We have stated there are two similar cases. We first make reference to Jaillet v. Cashman, 115 Misc. 383, 189 N.Y.S. 743, 744. The facts as stated in the opinion are as follows:

"The defendant is the treasurer of Dow, Jones & Co., an unincorporated association engaged in the business of supplying its subscribers with items of current news by what is known as a ticker service. On March 8, 1920, it incorrectly reported the effect of a decision of the United States Supreme Court on the taxable status of stock dividends as income. Plaintiff saw the report on a ticker in his broker's office, and, believing that prices were going down, he sold stocks instead of holding or buying. That was unprofitable because the market rose on receipt of a correct report of the decision, and the plaintiff figures out a loss that he claims is attributable to the incorrect report that he read."

From these facts, the court concluded:

"I think that the relation of the defendant association to the public is the same as that of a publisher of a newspaper, and that its duties and obligations are to be measured by the same standard. A mistake in the report of a fact by one or the other is different in its effect only as to the number of people who may be misled and the extent to which individuals may be misled a matter of degree only.

"There is moral obligation upon every one to say nothing that is not true, but the law does not attempt to impose liability

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for a violation of that duty unless it constitutes a breach of contract obligation or trust, or amounts to a deceit, libel, or slander. Theoretically a different rule might be logically adopted, but as a matter of practical expediency such a doctrine seems absolutely necessary. There is no privity between this plaintiff and the defendant. He is but one of a public to whom all news is liable to be disseminated. His action can be sustained only in case there was a liability by the defendant to every member of the community who was misled by the incorrect report. There was no contract or fiduciary relationship between the parties and it is not claimed that the mistake in the report was intentional. The demurrer to the complaint is sustained, and judgment awarded dismissing the complaint, with $10 costs and costs of the action."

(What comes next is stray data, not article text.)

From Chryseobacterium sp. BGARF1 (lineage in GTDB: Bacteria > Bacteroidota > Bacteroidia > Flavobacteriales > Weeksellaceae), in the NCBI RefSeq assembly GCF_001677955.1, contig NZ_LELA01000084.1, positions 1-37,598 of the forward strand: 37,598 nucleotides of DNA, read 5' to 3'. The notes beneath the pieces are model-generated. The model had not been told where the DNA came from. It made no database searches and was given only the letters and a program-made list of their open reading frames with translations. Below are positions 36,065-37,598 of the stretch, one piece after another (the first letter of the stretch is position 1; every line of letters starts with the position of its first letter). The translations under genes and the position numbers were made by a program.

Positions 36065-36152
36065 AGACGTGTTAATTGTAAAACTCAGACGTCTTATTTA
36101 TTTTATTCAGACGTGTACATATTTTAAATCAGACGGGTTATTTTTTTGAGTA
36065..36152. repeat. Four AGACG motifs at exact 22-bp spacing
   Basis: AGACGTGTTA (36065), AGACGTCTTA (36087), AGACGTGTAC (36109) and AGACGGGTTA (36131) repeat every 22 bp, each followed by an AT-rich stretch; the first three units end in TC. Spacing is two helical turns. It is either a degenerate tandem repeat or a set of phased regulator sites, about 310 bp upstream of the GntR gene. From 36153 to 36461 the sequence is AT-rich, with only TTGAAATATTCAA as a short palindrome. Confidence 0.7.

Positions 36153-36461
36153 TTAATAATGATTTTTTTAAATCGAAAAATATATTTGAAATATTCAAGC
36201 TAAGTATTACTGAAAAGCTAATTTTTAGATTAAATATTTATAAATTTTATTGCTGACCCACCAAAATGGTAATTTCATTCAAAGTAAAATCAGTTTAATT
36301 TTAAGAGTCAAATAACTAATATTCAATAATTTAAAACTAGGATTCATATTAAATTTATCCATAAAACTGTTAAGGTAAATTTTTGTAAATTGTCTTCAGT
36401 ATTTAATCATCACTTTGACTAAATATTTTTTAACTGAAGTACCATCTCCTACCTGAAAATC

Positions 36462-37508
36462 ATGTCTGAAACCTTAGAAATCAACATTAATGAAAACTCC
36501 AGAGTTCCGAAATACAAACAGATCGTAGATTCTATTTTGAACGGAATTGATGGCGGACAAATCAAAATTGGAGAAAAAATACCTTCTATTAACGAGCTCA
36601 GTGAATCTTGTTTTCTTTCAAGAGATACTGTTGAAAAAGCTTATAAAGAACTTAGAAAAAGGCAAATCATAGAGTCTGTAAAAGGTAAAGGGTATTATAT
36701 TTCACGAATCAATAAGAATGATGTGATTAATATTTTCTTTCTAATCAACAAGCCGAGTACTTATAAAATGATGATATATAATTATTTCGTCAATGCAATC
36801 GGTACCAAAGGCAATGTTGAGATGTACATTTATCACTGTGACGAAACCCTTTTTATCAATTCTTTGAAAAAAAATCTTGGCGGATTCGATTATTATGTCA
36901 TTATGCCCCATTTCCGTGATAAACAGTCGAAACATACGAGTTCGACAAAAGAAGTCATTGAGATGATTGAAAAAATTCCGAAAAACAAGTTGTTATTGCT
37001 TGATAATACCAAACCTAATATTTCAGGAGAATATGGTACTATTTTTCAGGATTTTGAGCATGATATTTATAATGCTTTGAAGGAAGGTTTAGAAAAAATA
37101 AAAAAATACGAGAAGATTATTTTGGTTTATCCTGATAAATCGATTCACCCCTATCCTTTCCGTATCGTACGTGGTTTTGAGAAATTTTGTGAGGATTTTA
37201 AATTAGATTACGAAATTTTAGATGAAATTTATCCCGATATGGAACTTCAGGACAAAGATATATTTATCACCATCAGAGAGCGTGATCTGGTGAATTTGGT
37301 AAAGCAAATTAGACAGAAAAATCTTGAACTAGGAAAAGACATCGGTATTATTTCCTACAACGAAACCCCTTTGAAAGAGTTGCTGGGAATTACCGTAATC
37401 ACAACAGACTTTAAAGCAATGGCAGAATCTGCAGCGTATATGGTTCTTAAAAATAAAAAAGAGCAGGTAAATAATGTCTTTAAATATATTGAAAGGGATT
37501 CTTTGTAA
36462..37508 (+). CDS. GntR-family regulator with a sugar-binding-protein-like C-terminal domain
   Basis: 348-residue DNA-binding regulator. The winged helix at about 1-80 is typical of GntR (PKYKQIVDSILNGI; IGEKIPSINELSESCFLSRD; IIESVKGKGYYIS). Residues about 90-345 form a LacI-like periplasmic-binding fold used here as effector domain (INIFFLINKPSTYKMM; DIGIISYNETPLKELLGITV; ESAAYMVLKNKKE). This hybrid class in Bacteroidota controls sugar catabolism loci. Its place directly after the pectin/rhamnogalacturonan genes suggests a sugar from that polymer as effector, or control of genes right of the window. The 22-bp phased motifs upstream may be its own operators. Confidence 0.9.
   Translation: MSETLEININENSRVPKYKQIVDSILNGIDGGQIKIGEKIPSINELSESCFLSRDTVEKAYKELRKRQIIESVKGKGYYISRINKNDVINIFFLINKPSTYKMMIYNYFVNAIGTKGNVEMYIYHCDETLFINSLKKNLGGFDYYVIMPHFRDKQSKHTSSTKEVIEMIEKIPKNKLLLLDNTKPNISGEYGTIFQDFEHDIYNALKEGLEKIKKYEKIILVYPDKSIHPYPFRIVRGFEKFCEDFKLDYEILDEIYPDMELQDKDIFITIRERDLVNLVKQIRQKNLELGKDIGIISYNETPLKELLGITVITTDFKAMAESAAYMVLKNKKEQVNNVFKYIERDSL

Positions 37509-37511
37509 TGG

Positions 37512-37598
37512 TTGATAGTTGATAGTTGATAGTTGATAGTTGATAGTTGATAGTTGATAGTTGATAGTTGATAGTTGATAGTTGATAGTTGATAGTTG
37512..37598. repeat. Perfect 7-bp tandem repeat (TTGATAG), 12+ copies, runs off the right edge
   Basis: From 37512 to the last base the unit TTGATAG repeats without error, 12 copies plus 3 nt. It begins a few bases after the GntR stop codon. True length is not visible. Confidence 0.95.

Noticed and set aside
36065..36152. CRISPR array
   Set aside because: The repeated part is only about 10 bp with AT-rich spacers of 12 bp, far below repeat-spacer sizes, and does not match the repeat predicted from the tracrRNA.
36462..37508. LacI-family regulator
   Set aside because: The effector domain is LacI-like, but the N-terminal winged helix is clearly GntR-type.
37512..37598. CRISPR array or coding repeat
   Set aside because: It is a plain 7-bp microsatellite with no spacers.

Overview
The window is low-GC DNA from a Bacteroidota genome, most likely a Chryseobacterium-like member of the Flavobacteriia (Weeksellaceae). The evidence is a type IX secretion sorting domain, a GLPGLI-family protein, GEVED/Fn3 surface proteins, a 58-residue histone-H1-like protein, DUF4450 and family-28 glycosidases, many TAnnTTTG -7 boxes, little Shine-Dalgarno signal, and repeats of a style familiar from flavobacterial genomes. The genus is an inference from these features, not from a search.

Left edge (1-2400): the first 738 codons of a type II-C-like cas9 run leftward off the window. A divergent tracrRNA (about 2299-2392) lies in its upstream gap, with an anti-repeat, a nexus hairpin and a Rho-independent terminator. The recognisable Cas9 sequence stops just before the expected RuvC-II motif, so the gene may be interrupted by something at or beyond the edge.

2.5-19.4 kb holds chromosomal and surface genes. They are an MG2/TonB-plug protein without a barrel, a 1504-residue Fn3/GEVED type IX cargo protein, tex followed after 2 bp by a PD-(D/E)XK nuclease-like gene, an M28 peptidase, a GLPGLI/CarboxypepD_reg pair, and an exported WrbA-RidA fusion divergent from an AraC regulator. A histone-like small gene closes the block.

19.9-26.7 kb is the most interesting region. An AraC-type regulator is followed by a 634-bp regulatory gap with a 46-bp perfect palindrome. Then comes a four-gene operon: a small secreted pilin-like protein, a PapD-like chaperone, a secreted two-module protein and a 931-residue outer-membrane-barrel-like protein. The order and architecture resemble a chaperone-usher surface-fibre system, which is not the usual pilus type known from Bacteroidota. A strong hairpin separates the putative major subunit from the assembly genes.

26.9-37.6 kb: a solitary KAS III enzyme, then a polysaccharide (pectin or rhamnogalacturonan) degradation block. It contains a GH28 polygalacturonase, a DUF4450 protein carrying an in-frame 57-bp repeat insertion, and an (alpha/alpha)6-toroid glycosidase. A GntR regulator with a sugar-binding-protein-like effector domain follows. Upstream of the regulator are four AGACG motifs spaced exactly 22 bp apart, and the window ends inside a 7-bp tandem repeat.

The case was affirmed by the Appellate Division (202 A.D. 805, 194 N.Y.S. 947) without an opinion; and upon appeal to the Court of Appeals the judgment of the Appellate Division was affirmed by memorandum opinion (235 N.Y. 511, 139 N.E. 714) with the following statement: "The plaintiff, a customer in a broker's office having ticker service, believing that this report would depress the value of securities, sold some of his own stock and sold 'short' other stock which he did not own; that as a matter of fact the Supreme Court had decided that stock dividends were not taxable, and the defendant corrected its false report 45 minutes after it had been issued; that before this correction the stock market had reacted, and the appellant suffered damages. The Special Term held that the relation of defendant to the public was the same as that of a publisher of a newspaper and that it was not liable to one with whom it had no contract or fiduciary relationship for an unintentional mistake in its report."

The New York courts evidently assumed that the legal principles supporting their conclusion that no such right existed, in the absence of a contract, fiduciary relationship, or intentional injury, were so well established that it was unnecessary to more than state the conclusion without giving reason or authority therefor. We might well follow this example; but appellant's exceptionally good presentation of their case, and apparent abiding faith that a cause of action had been stated, impels us to give our reasons for sustaining the judgment of the district court.

The other case referred to is Herrick v. Evening Express Publishing Co., 120 Me. 138, 113 A. 16, 17, 23 A.L.R. 358, the facts in which are quite similar to those in this case. The defendants in that case had published in their newspaper an account of the death of a boy then serving in the American Expeditionary Forces overseas, and in connection therewith a picture of another boy of the same name, who likewise was in the Army...